Previous anatomical imaging studies of youth with ADHD using deformation-based measures of the cerebral surface, similar to measures used herein, reported bilaterally reduced volumes of inferior frontal and anterior temporal lobes,30 likely as a consequence of delayed maturation relative to healthy comparison youth.31 The morphological features associated with ADHD symptoms detected in our community sample differed from those reported previously among youth with ADHD in clinical samples, suggesting that exposure to high levels of air pollutants (PAHs) may produce a specific morphological subtype of ADHD (eDiscussion in the Supplement).

Our findings that left hemisphere white matter reductions mediated the effects of PAH exposure on processing speed, as well as that white matter reductions were also associated with attention problems and ADHD, are consistent with reports from animal studies that prenatal exposure to high PAH levels reduces long-term potentiation7 and impairs various cognitive abilities, including spatial learning, short-term memory,3234 and novel object discrimination.35,36 Animal studies of PAH-induced neurotoxicity have focused primarily on brain gray matter, but our findings suggest that PAH effects on white matter should be investigated as well.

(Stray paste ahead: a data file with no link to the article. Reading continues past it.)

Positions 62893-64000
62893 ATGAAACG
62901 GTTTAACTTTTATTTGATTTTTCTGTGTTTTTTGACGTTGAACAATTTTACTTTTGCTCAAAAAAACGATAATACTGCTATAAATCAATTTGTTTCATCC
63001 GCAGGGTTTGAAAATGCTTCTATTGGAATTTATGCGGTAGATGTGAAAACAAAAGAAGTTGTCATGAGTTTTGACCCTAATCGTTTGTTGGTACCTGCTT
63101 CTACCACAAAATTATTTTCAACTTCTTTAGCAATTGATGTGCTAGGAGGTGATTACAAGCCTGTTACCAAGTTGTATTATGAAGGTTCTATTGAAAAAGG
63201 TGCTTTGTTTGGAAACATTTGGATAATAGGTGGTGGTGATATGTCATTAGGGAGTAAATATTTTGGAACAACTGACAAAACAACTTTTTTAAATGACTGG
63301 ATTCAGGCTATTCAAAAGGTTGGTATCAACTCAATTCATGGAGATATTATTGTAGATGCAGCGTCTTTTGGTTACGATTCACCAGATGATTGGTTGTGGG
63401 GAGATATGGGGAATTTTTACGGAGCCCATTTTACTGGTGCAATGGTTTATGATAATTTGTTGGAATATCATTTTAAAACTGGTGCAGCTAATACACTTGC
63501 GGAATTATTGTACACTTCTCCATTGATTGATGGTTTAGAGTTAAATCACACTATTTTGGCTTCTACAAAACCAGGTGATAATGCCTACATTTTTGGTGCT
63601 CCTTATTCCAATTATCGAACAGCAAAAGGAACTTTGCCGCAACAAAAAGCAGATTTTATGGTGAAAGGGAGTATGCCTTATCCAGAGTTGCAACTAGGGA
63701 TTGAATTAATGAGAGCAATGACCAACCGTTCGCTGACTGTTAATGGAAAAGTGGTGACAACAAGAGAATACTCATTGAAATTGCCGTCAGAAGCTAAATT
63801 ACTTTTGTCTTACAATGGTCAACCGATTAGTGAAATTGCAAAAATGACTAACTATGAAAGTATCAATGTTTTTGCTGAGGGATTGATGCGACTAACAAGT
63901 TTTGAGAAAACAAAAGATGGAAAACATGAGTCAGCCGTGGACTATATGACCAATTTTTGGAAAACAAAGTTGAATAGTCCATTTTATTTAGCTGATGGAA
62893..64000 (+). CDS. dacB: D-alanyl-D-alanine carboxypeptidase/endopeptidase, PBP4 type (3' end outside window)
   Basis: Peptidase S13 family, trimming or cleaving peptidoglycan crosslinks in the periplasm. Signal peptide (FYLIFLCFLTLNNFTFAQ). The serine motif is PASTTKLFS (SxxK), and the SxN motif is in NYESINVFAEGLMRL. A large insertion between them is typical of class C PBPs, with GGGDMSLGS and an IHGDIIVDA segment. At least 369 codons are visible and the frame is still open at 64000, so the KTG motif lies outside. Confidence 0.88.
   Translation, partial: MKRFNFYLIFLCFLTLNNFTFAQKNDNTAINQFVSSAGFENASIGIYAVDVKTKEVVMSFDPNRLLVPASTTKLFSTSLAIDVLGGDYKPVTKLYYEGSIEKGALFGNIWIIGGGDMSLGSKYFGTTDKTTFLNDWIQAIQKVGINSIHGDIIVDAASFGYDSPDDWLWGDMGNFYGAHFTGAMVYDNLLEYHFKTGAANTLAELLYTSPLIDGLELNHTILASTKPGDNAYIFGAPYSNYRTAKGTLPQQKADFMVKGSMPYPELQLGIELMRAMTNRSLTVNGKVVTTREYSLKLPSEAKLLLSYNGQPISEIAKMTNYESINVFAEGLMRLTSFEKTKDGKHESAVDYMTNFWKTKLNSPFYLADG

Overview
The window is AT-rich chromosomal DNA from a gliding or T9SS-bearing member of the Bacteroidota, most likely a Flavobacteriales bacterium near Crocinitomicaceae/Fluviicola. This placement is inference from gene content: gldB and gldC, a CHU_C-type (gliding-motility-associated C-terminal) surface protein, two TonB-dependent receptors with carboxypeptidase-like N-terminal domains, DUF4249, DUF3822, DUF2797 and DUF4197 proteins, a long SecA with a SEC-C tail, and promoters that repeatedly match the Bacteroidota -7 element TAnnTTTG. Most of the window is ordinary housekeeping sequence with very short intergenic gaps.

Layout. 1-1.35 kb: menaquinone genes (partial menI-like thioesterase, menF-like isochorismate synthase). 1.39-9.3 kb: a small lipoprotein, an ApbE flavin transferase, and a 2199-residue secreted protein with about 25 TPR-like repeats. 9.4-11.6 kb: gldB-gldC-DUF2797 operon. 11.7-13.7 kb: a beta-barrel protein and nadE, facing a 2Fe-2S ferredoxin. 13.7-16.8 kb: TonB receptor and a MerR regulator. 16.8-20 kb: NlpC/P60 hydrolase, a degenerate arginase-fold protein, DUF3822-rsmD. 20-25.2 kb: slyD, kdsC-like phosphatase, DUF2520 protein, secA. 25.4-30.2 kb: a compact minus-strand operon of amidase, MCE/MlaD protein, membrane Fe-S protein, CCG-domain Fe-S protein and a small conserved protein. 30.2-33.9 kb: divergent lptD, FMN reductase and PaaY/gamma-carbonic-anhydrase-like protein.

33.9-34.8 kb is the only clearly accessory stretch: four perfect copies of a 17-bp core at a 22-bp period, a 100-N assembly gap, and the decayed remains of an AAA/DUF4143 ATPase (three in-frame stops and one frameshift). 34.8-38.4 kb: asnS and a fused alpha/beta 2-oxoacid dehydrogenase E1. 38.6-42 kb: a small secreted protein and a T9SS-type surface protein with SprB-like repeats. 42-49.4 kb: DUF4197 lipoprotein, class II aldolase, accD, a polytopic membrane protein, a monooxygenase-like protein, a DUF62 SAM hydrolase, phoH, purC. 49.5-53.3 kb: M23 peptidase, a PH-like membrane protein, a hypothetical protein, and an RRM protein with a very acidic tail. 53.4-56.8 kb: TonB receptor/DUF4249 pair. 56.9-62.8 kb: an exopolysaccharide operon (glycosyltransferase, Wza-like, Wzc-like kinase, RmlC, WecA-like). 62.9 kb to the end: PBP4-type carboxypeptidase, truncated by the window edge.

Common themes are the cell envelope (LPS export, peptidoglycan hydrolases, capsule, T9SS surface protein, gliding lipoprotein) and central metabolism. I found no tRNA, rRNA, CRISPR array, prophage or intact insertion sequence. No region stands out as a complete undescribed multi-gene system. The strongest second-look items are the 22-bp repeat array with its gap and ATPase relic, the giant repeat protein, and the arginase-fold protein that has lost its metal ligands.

Our results indicate that the left hemisphere compared with the right hemisphere is more susceptible to the effects of PAHs in the low exposure range experienced by our study population. Higher exposure levels might have produced more prominent right hemisphere effects. A greater left hemisphere susceptibility could derive from several possible sources, including a greater sensitivity to PAHs in the molecular pathways that control prenatal development of hemispheric asymmetries in brain structure, which are present by week 10 of gestation.37 The genetic and molecular determinants of anatomical asymmetries in humans are still unknown, although several have been identified in other species, including nodal, FGF8, and ion channel–related gene products,38 at least some of which regulate the development of white matter pathways.3941 Polycyclic aromatic hydrocarbons could also influence expression of regulatory genes that have been reported to differ across the left and right hemispheres during early fetal development.42 They could also alter levels of monoaminergic neurotransmitters33,43 or their receptors44 that regulate early brain development and lateralization. For example, serotonin regulates early patterning of the left-right body axis in animals via its effects on asymmetrically expressed genes that control brain development, such as sonic hedgehog.45,46 Our findings could also derive from the known cytotoxic effects of PAHs, but these effects would have to operate unilaterally on white matter at some time during development if they were to explain our lateralized findings. The neurotoxic effects of PAHs are thought to occur indirectly via microglial activation. The PAH benzo[a]pyrene increases reactive oxygen species within microglia, thereby reducing levels of antioxidant proteins and increasing expression of nitric oxide synthase. These reactions in turn increase production of nitric oxide and proinflammatory cytokines in microglia, leading to both the bystander death of neurons and astrogliosis.9 Finally, the effects of PAHs on microglia could also in some way alter their production of myelin,47 specifically in the left hemisphere, to reduce white matter in direct proportion to the degree of PAH exposure.